Hess: New Oil Investment Critical To Meet Future Energy Demand

Oil boss tells CERAWeek attendees a healthy oil industry will push green energy investment.

Hess boss John Hess sees big investment needed to support forecast growth in global oil demand.

Global oil and gas companies are facing a “huge investment challenge” with more dollars needed in the next 5 years vs. the past 5 years, according to Hess chief executive John Hess.

“The IEA [International Energy Agency] made it clear in their outlook that came out in December that the world needs to invest $500–$600 billion a year to grow global oil and gas to keep up with demand growth in the future,” Hess told the virtual attendees of CERAWeek by IHS Markit. “That number last year was $300 billion. We have an investment challenge ahead. If you look at global exploration, before the financial crisis last year, finding new resources that underpin future supplies— that number was $100 billion. Global exploration right now is $20 billion.”

Investment in shale has gone from $200 billion 2 years ago to $50 billion this past year. Hess claims in terms of supply, producers are not investing enough to grow oil and gas supplies for the future. He cites inflation as another wildcard in the supply/demand equation.

“The stimulus programs that have been introduced around the world are going to have a major impact as well as the accommodative monetary policies that you see from the Central Bank, and that is going to turbocharge consumers, turbocharge the economy, and turbocharge oil demand,” he said. “We don’t think peak oil is around the corner. We see oil demand growing for the next 10 years.”

He added: “Looking at the oil market going forward, we are in a V-shaped recovery for demand, we are in a U-shaped recovery for supply where we need more investment. Once inventories are drawn down and we get rid of the glut, the challenge will be investment, and we’re going to need stronger prices to encourage that.”

Hess sees US shale operators transitioning their operations from a growth business to a harvest business. Pointing to the overcapitalization of the business in the middle of this decade, he sees operators curbing their re-investment rate, generating more cash to return to shareholders. The result will be slower growth rates. For example, today, Hess is running two rigs in the Bakken, well below its double-digit average just a few years ago.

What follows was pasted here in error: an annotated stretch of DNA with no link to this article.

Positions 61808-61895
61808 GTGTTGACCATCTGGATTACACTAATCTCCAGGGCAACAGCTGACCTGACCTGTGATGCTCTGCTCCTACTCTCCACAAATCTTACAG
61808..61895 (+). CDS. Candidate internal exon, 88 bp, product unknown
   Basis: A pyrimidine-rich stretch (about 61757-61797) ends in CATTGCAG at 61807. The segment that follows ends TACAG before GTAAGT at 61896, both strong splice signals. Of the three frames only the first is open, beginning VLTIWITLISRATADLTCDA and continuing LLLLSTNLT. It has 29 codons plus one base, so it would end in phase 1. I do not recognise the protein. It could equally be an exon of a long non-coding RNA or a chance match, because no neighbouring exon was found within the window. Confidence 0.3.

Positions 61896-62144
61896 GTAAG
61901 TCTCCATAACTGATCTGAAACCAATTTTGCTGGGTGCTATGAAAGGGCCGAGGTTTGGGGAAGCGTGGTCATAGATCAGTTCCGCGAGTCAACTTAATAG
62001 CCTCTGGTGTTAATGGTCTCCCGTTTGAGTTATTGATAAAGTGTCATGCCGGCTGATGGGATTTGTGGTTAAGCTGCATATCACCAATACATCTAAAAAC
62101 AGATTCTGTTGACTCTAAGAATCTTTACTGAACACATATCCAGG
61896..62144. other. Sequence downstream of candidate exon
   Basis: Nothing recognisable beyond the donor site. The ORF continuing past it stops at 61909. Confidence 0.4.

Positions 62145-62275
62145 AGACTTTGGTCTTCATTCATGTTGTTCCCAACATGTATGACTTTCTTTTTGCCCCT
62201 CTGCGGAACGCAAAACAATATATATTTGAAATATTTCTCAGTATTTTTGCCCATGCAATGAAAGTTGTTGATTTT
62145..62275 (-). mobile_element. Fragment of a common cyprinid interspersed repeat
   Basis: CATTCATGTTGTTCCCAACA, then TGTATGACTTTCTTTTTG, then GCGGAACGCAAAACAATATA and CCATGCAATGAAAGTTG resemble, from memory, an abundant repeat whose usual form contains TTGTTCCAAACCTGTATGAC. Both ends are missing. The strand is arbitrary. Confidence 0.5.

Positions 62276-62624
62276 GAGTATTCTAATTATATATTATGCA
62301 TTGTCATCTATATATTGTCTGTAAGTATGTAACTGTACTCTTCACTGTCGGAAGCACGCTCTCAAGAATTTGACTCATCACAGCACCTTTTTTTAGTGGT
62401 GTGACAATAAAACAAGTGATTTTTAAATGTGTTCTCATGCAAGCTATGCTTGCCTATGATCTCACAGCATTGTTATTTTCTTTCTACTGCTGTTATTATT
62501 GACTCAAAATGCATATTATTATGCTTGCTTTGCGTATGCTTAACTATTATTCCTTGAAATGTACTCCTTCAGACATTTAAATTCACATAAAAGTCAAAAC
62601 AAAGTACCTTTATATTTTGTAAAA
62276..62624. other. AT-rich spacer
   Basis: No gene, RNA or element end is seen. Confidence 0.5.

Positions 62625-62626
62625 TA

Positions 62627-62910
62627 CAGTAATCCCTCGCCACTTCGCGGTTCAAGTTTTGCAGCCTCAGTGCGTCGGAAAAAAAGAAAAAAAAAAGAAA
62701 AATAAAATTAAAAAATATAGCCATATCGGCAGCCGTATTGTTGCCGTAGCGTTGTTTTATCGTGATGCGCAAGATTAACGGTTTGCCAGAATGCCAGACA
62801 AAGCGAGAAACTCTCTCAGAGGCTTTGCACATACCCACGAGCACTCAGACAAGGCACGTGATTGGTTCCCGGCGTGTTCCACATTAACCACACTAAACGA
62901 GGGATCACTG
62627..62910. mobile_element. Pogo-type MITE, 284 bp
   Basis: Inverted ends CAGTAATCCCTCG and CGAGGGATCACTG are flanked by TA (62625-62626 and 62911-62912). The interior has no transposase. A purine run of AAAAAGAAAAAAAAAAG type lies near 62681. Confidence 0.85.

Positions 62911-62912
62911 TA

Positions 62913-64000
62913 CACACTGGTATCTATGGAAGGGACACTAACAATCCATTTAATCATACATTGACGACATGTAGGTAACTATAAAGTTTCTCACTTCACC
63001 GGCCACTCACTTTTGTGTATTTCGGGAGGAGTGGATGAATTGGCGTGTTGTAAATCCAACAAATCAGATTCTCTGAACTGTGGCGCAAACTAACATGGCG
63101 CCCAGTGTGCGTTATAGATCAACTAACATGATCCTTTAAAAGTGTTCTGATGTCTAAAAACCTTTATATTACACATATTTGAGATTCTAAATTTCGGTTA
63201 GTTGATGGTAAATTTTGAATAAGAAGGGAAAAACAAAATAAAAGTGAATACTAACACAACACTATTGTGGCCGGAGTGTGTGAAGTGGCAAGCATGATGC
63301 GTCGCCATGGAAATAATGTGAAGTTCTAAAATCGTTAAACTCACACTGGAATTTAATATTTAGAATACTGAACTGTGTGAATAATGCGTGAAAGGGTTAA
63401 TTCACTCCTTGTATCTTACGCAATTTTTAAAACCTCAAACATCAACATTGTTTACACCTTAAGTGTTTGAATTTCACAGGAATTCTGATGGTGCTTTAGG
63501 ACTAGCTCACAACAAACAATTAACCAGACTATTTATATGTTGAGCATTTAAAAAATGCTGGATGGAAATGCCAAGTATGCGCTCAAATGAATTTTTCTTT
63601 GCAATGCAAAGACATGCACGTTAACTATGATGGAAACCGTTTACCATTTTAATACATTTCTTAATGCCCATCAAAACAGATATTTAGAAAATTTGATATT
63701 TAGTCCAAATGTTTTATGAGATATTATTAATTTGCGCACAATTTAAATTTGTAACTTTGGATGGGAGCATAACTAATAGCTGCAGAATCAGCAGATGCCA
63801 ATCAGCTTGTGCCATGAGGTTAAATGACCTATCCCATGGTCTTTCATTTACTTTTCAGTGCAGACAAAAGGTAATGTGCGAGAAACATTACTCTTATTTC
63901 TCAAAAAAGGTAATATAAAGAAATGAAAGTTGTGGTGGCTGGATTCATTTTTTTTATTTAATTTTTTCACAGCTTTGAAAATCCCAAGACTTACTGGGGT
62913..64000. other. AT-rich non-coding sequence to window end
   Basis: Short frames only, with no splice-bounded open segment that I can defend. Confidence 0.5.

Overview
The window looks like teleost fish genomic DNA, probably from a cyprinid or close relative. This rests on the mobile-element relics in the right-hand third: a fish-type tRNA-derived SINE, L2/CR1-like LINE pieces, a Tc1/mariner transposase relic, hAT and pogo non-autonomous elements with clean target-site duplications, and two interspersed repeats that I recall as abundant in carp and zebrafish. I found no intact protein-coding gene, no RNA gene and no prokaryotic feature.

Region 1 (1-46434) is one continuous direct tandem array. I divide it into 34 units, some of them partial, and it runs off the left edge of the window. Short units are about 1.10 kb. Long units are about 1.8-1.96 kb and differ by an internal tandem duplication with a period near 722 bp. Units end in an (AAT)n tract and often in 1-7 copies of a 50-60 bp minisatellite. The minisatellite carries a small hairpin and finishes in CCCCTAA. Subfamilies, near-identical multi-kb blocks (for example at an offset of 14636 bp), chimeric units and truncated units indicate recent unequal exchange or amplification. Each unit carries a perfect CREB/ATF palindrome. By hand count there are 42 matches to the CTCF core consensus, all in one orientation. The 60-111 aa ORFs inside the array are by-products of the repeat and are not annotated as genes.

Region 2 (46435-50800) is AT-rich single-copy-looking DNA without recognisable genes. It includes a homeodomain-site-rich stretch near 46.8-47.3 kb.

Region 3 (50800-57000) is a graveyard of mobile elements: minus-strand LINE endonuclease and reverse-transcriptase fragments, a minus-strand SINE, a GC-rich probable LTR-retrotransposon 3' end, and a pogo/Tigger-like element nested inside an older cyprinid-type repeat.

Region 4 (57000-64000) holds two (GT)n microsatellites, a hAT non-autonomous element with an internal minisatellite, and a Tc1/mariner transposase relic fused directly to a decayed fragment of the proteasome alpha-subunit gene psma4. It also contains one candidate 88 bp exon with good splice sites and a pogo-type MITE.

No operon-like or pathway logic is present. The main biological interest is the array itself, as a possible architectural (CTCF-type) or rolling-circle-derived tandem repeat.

“We’re running the Bakken as a cash engine, not as a growth engine,” said Hess. “As oil prices improve, we will continue to run it as a cash engine, but we can afford to add two more rigs. We used to run 17 rigs in the Bakken, but productivity improvements as well as capital efficiencies have allowed us to be more capital efficient. This has gone on across all shale producers. At two rigs, we can keep our production flat at around 175,000 BOED. At four rigs we can go to 200,000 BOED and basically run the Bakken at plateau for the next 5 to 7 years. The key for shale producers is cash flow first, growth second.”

The push toward renewable forms of energy and an overall greener future will benefit hydrocarbon development in the mid-term. Conventional oil and gas companies interested in investing in new forms of energy can use cash from oil and gas sales to jumpstart their programs.

“One of the drivers for stronger oil demand is the push to renewables because you are going to need oil and gas to support the investment of that push,” said Hess. “The push to cleaner energy is going to require oil and gas to be successful.”